Rockwell witnesses are likely to travel from Milwaukee, Wisconsin or Mayfield Heights, Ohio,
and 3S’s witnesses from Germany. These witnesses would at best be equally inconvenienced by
travelling to the Eastern District of Washington. The Court therefore finds this factor neutral.
The fourth factor includes other practical problems, such as problems related to judicial
economy. 3S primarily contends that more live witnesses would testify at trial in the Eastern
District of Washington than would testify in this district, and, as a result, the jury could more
effectively evaluate witness demeanor and credibility in the transferee district. See Dkt. 15 at 16.
Yet 3S does not identify any specific third-party witness whose live testimony would be
available in Washington but unavailable in Texas. As explained, a significant number of
witnesses who will likely have knowledge of the claimed invention, the alleged prior art, and the
accused technology are either party witnesses, witnesses within the parties’ control, or witnesses
subject to the Court’s subpoena power. This final private interest factor therefore does not weigh
in favor of transfer.
2. Public Interest Factors
3S contends that two public interest factors, local interests and court congestion, weigh in
favor of transfer. The Court must consider local interest because “[j]ury duty is a burden that
ought not to be imposed upon the people of a community which has no relation to the litigation.”
Volkswagon I, 371 F.3d at 206. 3S argues that jurors should not be called to duty in this district
when the district has no relation to the litigation. But the facts presented thus far suggest
otherwise. The customer 3S emphasizes most—Schweitzer—has held training seminars teaching
the accused technology in this district. See Dkt. No. 31-33 at 1. In addition, customers in this
district have downloaded the accused product from 3S’s website, see Dkt. No. 31-51, and five
alleged prior art authors are located within this district, see Dkt. No. 31-55. Even assuming a
large number of Schweitzer witnesses will be relevant at trial, the local interest factor is at best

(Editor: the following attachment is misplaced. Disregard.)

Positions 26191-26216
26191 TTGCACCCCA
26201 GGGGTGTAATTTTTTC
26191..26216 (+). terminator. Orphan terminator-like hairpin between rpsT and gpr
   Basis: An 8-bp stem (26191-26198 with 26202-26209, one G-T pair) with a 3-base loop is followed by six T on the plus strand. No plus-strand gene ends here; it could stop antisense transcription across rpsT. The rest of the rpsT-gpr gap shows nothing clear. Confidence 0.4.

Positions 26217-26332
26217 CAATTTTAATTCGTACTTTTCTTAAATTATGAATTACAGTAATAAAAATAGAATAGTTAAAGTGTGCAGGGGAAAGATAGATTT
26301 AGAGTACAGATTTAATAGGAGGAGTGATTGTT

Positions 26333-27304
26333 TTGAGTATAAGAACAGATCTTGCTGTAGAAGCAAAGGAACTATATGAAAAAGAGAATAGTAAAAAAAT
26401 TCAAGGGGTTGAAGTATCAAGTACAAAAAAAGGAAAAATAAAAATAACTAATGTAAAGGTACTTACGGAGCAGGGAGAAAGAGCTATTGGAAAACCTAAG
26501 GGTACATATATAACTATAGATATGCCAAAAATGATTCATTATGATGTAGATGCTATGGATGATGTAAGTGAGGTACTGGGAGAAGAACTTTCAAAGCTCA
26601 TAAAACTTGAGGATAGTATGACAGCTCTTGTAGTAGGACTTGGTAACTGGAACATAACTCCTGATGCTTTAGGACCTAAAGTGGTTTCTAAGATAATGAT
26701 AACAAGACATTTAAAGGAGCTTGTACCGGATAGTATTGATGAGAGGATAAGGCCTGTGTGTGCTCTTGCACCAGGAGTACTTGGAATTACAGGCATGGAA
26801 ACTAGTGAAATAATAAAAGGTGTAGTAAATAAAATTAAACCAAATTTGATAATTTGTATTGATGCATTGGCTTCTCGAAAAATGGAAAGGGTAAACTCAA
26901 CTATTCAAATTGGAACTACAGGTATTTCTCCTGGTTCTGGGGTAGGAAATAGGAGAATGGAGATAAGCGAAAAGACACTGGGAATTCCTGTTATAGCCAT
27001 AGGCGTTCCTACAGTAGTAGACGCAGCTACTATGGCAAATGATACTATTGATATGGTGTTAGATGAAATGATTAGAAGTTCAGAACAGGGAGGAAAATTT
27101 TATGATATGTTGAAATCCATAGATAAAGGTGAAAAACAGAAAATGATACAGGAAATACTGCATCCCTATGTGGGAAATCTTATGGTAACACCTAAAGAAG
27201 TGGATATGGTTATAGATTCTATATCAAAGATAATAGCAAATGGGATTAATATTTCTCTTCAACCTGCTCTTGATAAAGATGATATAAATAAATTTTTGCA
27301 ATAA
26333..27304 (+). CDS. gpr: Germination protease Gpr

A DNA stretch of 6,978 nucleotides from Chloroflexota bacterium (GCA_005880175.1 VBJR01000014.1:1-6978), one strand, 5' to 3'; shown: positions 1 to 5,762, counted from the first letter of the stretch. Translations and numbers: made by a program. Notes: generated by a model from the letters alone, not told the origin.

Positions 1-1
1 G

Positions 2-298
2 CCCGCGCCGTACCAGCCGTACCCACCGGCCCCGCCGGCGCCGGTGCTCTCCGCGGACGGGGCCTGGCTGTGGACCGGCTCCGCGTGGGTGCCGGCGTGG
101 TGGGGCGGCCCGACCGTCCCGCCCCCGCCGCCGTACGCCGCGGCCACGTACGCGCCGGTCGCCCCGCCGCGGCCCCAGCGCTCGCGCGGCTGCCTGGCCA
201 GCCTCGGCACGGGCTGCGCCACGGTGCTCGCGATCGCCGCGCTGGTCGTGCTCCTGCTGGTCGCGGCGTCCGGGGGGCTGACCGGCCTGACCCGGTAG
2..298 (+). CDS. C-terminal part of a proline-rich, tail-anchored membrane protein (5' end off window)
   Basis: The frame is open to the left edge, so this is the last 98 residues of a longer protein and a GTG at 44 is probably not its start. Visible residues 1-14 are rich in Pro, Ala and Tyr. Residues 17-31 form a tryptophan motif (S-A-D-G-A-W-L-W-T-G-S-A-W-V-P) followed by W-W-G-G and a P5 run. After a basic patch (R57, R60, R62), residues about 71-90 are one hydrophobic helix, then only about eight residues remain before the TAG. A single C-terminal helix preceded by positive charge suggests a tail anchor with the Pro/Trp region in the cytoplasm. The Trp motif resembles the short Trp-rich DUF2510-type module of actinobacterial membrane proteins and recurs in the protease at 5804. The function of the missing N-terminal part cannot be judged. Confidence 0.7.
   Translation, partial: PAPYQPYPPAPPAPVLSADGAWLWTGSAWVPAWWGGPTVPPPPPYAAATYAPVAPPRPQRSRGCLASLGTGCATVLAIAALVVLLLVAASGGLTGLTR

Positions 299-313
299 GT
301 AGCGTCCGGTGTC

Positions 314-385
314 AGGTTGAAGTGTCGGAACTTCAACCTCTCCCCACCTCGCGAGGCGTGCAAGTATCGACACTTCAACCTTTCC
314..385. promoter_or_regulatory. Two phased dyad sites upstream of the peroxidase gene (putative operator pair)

neutral in light of the specific witnesses identified by Rockwell and the amount of accused
activity having no relation to Schweitzer.
Finally, the Court may consider how quickly a case will advance to trial and be resolved.
Genentech, 566 F3d at 1347. 3S argues that the Eastern District of Texas, and the Marshall
division in particular, has an “extraordinary number of patent cases pending on its docket,”
particularly in comparison to the relatively low number of patent cases in the Eastern District of
Washington. See Dkt. 15 at 18. 3S’s statistics, however, bear little meaning because 3S ignores
that this district and the transferee district do more than resolve patent cases. See In re
Genentech, 566 F.3d at 1347 (“[C]ase-disposition statistics may not always tell the whole
story.”). The comparison between this district and the transferee district is speculative, and as a
result, the Court finds the congestion factor neutral. See id. (“[W]hen, as here, several relevant
factors weigh in favor of transfer and others are neutral, then the speed of the transferee district
court should not alone outweigh all of those other factors.”).
3S admitted in its Answer that 3S has sufficient contacts with this district to give rise to
personal jurisdiction, and that venue is proper in this district. 3S’s Motion to Dismiss for Lack of
Personal Jurisdiction and Improper Venue (Dkt. Nos. 11, 15) is therefore DENIED AS MOOT.
3S alternatively requested transfer. A motion to transfer venue, however, should only be granted
upon a showing that the transferee venue is “clearly more convenient” than the venue chosen by
the plaintiff. In re Nintendo Co., 589 F.3d at 1197; In re Genentech, Inc., 566 F.3d at 1342. 3S
has failed to show that transfer to the Eastern District of Washington would clearly be more
convenient—none of the Volkswagen factors favor transfer. Accordingly, 3S’s Motion to
Transfer Venue (Dkt. No. 11, 15) is DENIED.
SIGNED this 3rd day of January, 2012.
SIGNED this 21st day of September, 2016.
ROY S. PAYNE
UNITED STATES MAGISTRATE JUDGE